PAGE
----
Four steps to choosing hatching eggs to give your chicks the best start in life.

So you're thinking of incubating your own chicks but not sure how to get the most successful hatch rates? 

Choosing fertile chicken eggs for hatching. Pin for later.

It all starts with the eggs.

Choosing high quality eggs to incubate is critical to getting a good hatch rate.

If you're using your own from your existing flock this won't be so much of a problem. You know your hens, you know they're well cared for and given optimal conditions so they lay the best eggs.

You can personally choose your eggs for hatching carefully.

Relying on someone else's produce, though, isn't always that easy.

Here are some pointers as to what you should look out for.

Step 1: check the source.

  • If possible, try to see how the flock you're buying from is kept. Active, pasture-raised hens with their rooster (UK cockerel) in a healthy environment and fed a good diet will lay strong, clean, well-formed eggs which will have the best chance of hatching.
Rooster and hens pastured on lush grass.
  • Buying by post from a good breeder is more risky but sometimes the only way. Make sure the seller packages them well and labels them 'fragile'. 
  • If they're going to be sent to a post office depot, let staff at the depot know you're expecting them and ask them to call as soon as they arrive. Collect as soon as possible.
  • Hatching eggs which have travelled need to be stored safely to rest for at least twelve hours before they're put into the incubator. Take them out of their packaging and store them with the pointed end facing downwards. Turn (by twisting) several times a day.
  • When storing fertile hatching eggs, keep them cool but not cold, and relatively moist. For a far more detailed article about how to store, see this page.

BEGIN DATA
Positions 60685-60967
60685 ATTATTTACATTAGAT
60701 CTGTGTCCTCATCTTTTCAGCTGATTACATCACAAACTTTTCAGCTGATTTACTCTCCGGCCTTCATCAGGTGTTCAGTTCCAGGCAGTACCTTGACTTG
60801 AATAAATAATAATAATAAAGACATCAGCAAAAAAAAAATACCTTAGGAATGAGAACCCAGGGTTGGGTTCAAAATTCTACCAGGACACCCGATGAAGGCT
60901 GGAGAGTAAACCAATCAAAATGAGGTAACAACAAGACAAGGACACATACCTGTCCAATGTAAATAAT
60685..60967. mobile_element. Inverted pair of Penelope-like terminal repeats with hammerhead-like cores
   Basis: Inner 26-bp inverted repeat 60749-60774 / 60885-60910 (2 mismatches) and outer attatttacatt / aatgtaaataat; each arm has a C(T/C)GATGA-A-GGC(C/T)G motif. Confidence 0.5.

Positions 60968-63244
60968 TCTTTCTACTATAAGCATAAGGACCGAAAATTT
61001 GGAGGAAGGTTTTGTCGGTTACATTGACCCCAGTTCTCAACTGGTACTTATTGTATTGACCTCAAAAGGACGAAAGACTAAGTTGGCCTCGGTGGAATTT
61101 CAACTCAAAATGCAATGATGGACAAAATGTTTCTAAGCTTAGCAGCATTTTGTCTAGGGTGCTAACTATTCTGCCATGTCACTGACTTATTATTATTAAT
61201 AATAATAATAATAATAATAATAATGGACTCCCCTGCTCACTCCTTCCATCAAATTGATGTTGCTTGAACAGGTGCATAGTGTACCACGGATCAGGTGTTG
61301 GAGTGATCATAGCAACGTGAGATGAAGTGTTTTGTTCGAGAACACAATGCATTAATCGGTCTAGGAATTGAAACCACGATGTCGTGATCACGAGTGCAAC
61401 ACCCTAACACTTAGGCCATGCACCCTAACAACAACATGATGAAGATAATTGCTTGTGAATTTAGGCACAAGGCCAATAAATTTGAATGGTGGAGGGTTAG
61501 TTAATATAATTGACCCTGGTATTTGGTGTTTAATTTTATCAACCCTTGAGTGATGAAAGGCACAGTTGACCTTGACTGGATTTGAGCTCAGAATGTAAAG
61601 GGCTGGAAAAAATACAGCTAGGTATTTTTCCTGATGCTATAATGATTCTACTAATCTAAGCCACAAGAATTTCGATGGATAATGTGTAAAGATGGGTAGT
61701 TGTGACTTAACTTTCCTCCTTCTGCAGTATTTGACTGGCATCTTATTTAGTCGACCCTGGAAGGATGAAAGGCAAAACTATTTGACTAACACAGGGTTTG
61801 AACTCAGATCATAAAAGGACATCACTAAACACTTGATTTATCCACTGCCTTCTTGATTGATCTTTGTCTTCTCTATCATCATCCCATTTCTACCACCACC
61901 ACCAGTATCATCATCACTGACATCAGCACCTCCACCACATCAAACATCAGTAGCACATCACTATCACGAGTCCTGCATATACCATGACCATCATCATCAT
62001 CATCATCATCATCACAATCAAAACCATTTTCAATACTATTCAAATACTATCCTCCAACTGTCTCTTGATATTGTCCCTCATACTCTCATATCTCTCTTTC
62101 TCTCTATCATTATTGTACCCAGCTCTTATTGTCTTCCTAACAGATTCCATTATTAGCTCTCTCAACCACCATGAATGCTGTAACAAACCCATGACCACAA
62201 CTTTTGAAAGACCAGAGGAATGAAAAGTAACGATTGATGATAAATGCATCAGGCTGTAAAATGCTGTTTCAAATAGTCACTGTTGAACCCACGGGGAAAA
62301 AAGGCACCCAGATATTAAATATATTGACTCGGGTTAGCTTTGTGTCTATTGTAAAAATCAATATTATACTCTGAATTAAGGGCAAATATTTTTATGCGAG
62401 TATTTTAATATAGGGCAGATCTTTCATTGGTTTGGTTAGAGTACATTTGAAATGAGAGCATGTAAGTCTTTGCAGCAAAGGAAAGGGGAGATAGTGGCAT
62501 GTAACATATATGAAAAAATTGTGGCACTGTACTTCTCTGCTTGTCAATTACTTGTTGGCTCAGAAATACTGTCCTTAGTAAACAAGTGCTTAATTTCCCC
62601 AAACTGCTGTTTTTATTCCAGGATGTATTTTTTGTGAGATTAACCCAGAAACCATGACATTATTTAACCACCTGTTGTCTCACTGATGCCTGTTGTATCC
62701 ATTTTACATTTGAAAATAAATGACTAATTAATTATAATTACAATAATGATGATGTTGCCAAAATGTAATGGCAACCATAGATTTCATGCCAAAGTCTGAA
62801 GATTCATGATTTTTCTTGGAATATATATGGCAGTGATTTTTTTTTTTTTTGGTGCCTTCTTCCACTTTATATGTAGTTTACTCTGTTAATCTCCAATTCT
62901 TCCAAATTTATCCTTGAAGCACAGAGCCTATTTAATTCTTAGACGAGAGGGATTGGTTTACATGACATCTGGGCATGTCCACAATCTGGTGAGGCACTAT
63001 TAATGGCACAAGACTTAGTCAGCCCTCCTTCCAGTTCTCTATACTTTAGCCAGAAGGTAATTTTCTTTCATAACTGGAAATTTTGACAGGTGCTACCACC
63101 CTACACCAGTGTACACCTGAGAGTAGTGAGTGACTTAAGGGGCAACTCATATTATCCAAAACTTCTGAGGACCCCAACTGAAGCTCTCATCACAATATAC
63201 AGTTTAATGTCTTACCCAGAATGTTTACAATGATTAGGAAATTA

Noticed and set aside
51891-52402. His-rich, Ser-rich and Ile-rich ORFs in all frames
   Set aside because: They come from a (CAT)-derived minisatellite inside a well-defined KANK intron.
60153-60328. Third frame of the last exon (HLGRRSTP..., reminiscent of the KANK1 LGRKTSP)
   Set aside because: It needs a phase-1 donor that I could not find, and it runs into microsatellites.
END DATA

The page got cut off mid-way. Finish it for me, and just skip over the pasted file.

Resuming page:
Step 2: check the age.

7 of my fertile chicken eggs.A clutch of my own fertile eggs. They should be incubated as soon as possible after laying.
  • How old can an egg be and still successfully hatch? Ideally, they should be put into the incubator seven days or less after laying. Fertility starts to fall after that and hatch rates are therefore likely to be lower. 
  • However, I have successfully hatched eggs which were three weeks old. Hatch rates weren't high - about 45% - but it can be done if they're properly  stored and candled before incubation to ensure best possible quality.

Step 3: check the eggs.

  • Eggs sent by post often have a detached air cell caused by jolting en route. These have a poor hatch rate, although I've always found it worth trying. Candling a few days into incubation will show a saddle-shape at the blunt end.

Not sure what a detached air cell looks like? Watch as I candle one.

  • When choosing from a group of eggs, pick those with a 'normal' shape. If it looks too long, it's rounded at both ends, it looks porous when candled or it's pitted, try to choose one with a better shape.
  • One exception to this is the Marans egg. These tend to be rounded at both ends and are perfectly good for hatching.